This is the second of a three-part series on the duty of loyalty as a cause of action in employment law. In the previous installment, we discussed whether breach of the duty of loyalty conflicts with public policy in California. In this segment, we look at the ruling of Judge David Carter in the case of Mattel v MGA Entertainment.
Background to Mattel v. MGA Entertainment
The case concerned a claim by Mattel Inc. (Mattel), owner of the famous Barbie dolls, against MGA Entertainment Inc., (MGA), which sells the newer Bratz dolls, a competitor in the market. A former Mattel employee, Carter Bryant, was the creator of the Bratz doll. Among the various causes of actions invoked by Mattel in the lawsuit, it claimed that Bryant's contract assigned to Mattel all inventions conceived by Bryant "at any time during [his] employment" and that MGA had aided and abetted Mr. Bryant’s breach of his duty of loyalty. MGA filed a motion to dismiss this cause of action.
Judge Carter’s ruling
In granting MGA’s motion, Judge Carter ruled that claims of a breach of duty of loyalty are “phantom claims,” and that, based on a survey of past cases decided by the Supreme Court of California since 1850, no such general tort exists in California outside of cases of fiduciary duties. Furthermore, Judge Carter ruled that parties that attempt to use breach of a duty of loyalty in employment law cases are attempting to impose common law duties on contracting parties in order to benefit from the accompanying remedy of punitive damages that would not otherwise be available.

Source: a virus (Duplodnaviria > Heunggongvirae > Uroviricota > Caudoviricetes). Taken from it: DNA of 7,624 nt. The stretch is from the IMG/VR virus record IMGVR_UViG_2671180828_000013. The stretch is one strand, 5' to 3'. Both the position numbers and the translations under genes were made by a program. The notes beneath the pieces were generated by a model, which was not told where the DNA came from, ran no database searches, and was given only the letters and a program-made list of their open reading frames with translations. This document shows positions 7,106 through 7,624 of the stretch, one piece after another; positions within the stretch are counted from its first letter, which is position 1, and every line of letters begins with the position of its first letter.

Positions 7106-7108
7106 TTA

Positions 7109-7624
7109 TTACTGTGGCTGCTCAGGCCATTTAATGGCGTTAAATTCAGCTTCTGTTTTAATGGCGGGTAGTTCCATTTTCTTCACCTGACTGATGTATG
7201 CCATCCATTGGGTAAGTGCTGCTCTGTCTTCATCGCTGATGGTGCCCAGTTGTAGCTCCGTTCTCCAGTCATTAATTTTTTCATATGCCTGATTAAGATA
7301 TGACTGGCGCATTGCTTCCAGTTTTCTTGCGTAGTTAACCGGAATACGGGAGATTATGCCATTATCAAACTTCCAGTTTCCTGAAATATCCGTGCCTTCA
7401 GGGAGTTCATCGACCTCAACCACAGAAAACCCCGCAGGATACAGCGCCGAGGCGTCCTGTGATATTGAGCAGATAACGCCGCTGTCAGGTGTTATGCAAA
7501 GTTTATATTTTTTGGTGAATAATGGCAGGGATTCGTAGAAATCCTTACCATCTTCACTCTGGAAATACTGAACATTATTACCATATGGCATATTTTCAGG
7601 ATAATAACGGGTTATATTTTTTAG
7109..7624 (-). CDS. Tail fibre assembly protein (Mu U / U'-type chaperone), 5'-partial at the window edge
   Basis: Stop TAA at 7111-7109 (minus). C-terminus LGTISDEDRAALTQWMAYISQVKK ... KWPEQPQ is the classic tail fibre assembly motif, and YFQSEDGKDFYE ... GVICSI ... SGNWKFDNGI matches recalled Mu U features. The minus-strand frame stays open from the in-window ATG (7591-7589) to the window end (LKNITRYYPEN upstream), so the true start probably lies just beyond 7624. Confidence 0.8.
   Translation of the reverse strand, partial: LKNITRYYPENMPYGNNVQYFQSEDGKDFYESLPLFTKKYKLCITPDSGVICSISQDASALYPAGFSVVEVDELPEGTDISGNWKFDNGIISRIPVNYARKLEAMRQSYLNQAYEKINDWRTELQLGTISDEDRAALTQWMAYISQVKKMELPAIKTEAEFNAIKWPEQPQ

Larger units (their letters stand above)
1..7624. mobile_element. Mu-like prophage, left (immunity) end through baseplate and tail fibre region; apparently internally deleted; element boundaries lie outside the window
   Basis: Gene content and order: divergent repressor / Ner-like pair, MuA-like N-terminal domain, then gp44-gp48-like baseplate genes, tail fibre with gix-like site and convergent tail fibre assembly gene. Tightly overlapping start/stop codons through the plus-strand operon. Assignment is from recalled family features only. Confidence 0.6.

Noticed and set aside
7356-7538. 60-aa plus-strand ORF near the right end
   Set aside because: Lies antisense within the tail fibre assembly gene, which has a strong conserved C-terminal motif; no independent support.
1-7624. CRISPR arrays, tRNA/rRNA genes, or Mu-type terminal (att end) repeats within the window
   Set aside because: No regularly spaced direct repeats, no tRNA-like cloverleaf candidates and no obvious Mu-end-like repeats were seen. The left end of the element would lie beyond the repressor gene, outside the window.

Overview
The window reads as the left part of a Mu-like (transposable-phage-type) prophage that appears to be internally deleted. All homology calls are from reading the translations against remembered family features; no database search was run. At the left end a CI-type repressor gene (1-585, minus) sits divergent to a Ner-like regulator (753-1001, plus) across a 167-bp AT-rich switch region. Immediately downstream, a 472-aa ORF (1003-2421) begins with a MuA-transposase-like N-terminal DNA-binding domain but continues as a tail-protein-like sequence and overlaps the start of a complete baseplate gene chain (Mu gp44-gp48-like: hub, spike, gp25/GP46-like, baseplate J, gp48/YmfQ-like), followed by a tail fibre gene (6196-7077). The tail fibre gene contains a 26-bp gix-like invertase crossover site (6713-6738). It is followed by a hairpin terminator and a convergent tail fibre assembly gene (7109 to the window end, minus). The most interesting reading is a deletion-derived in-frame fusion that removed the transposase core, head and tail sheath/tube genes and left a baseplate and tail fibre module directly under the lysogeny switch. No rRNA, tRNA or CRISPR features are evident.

Conflict with California public policy and equity
In addition to his remarks about the lack of precedent for a duty of loyalty on non-fiduciary employees, Judge Carter also emphasized the extent to which such a notion would conflict with longstanding policy and law in California safeguarding employee mobility and freedom to work. Finally, Judge Carter pointed out that it would be an abuse of principles of equity to use a supposed duty of loyalty as a tool for an employer to claim ownership of the fruits of the ingenuity and resourcefulness of its employees.
In the final installment, we consider the alternative remedies and causes of action available to an employer against competing former employees, in the light of Judge Carter’s ruling.